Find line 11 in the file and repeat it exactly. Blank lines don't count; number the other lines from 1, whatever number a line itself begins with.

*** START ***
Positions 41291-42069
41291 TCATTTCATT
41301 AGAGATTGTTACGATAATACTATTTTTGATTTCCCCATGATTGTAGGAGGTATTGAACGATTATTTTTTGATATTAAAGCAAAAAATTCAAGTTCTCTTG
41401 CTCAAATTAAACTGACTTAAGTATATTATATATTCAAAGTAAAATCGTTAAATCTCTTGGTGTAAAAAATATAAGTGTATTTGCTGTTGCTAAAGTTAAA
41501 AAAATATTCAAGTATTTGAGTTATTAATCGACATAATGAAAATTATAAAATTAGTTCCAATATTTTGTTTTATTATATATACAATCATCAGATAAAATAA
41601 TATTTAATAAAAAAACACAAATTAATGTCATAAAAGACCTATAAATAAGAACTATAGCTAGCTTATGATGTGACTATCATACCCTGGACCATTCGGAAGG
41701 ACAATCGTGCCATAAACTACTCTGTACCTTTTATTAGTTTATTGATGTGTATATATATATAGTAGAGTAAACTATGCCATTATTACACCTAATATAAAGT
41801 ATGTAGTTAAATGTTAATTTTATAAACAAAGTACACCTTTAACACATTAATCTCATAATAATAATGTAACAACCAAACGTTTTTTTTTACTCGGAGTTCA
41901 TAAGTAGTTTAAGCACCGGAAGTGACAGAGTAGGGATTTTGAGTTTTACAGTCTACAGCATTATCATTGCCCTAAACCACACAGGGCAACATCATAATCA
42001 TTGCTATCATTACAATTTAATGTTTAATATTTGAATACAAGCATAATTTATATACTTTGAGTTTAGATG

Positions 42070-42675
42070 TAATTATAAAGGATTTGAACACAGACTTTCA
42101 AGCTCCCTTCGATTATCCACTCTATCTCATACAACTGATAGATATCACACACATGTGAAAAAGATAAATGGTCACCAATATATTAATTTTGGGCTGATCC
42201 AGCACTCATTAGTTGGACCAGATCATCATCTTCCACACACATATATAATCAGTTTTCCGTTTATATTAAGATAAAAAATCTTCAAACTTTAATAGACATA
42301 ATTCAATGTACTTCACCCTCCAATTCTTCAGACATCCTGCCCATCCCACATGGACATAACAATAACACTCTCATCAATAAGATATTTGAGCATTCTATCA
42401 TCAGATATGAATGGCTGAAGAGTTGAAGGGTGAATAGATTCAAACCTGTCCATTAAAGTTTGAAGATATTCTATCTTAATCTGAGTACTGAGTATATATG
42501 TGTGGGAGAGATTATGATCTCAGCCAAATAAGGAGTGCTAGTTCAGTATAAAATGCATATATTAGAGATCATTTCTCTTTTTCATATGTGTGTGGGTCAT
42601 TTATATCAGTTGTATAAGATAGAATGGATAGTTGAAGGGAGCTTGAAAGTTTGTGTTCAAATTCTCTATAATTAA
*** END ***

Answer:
Positions 42070-42675